It was late March 2004 (I don't know the exact date), at the Mets Spring Training ballpark in Port St. Lucie, Florida. It was late in a game (maybe the 7th inning). Art Howe had brought in minor league players to fill out the lineup late in the game because the regular major leaguers don't play all 9 innings of exhibition games. Back then, I wasn't really in tune to the pipeline of prospects in the Mets system, so I didn't really know who I was watching at that point in the game. I was there to root for the laundry and get some March sun, so it didn't matter to me anyway. And someone leaned over to me, pointed towards third base, and said that this kid is going to be the next third baseman for the New York Mets. Not knowing any better, and remembering the ongoing counting of third basemen in Mets history, I kind of laughed this guy off. And I couldn't have been less Wright with that reaction if I had tried.
That was 14 1/2 years ago. For Mets announcer Gary Cohen, that's half of his tenure calling games in Flushing. For me (who became a fan 2 years before Gary Cohen arrived in the Mets booth), that's slightly less than half of my time as a fan. In other words, that's basically an entire generation of Mets fans who have had David Wright in their respective Mets vocabularies. This is also the same new generation of fans that doesn't remember Bob Murphy calling Mets games (like I'm in the generation of fans that doesn't remember Lindsey Nelson calling games). Wright goes back to the end of the Mike Piazza-Al Leiter era. His time in New York dates back to the end of the Art Howe era. John Franco's last decision as a Met (a Loss) was this game, in which David Wright had his first hit.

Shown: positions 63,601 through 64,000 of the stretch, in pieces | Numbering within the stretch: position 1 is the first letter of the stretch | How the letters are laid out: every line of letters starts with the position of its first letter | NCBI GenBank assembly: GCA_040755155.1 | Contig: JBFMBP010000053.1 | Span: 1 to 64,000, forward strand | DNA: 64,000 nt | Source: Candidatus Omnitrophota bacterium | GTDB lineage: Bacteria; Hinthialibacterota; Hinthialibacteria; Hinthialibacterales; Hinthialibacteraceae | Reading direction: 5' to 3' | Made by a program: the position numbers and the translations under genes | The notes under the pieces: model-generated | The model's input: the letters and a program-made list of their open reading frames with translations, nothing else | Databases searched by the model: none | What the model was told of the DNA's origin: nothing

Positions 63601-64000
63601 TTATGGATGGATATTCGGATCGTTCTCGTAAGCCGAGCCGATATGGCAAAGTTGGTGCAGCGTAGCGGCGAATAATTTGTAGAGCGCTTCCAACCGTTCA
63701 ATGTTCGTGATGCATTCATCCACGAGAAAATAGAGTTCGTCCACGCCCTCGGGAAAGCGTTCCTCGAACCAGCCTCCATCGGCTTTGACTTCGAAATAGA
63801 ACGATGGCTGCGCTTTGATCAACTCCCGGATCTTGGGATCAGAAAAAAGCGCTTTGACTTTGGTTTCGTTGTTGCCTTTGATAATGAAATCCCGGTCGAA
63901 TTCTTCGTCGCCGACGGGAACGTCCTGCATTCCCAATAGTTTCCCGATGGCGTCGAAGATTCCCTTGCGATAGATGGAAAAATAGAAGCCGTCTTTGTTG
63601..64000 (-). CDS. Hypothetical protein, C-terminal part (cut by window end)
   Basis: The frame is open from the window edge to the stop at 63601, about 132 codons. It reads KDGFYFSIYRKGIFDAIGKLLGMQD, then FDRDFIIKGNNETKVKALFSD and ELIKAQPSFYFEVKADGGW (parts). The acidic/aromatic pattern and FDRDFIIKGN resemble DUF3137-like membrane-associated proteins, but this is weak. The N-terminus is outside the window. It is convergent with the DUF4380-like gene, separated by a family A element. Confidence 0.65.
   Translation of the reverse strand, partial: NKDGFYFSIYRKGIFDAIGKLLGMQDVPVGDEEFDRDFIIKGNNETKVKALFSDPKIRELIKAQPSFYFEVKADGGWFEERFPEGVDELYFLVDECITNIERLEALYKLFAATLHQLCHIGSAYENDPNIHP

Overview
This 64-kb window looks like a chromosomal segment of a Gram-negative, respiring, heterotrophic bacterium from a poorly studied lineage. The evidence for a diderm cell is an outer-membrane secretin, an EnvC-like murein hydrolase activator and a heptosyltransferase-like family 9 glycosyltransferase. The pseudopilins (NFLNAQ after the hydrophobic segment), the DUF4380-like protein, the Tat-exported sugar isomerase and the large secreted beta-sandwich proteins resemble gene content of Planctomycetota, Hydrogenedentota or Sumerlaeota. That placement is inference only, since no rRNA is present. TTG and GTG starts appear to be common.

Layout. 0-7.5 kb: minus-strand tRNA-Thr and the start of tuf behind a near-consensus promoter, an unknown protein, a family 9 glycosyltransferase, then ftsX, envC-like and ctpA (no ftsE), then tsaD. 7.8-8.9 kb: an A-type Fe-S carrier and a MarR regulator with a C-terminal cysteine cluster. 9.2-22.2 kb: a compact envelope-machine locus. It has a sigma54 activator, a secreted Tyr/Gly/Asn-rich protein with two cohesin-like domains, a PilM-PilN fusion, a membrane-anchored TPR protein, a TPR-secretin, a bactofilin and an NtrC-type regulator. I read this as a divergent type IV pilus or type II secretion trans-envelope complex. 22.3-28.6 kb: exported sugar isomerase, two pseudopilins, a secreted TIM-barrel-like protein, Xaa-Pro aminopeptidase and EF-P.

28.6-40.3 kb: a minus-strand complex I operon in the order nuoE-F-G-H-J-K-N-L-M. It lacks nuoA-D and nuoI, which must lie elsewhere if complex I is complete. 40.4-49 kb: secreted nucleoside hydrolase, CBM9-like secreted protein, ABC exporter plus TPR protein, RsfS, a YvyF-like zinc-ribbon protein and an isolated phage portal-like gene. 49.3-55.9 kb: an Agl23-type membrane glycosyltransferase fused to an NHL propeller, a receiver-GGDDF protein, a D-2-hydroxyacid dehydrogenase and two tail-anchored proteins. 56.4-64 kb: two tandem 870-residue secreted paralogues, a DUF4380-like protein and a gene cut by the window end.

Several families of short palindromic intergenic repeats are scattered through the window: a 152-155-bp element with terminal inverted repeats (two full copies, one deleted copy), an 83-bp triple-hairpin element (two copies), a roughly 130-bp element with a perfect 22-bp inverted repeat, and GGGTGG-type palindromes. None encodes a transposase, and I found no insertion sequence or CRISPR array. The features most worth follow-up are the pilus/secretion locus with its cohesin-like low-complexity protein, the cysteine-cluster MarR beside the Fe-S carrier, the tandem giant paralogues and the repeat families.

And now the David Wright era informally comes to a close with his last appearances in the big leagues. He'll serve out the remainder of his guaranteed contract on the 60-Day DL and then officially retire at the end of the 2020 season.
There were definitely times over his career when I wasn't so high on him. Some unclutch hitting, and his throwing mechanics from third base always made me nervous. I can't tell you how many times he got bailed out by a good first baseman. I won't even bring up the one he should have simply put in his pocket on that warm November evening in 2015. But he always smiled. When he would sign autographs (and sometimes there were big crowds so it wasn't for very long or very often), he always gave you quality work. He was the constant (at least until his injuries). He became "The Captain". He was there when the Mets were building up in 2005 (he was definitely part of it) culminating in that Game 7 loss in the 2006 NLCS. He was also there for the "Fool me once" collapse in 2007 followed by the "Fool me twice" collapse in 2008. He was the star of the new ballpark in 2009 and the team fell back into the abyss. And he was still there, a shell of his former self, when the Mets built back up in 2015. He finally got to play in the World Series that year.
It took the Mets a while to catch on, but they should have moved on from him after 2015. That was when I thought he should have hung up his spikes (after that season), knowing his physical quality would never improve. He didn't. They weren't ready to move on and find a full-time third baseman. He tried to play and it didn't last very long. He tried to come back, and it didn't go well the first time. But he kept at it, working hard to improve his baseball physical quality and his general physical quality. And he made it back, even if only for a cameo appearance with the Mets in order to have a proper goodbye.
I have a lot of respect for an athlete who decides to push himself back from a career-ending injury just to be able to take a final bow, instead of simply disappearing in the end. Basically, don't retire from the disabled list. Retire from the field. To use a word that Gary Cohen used on Friday night's broadcast, this is "closure" for David Wright.
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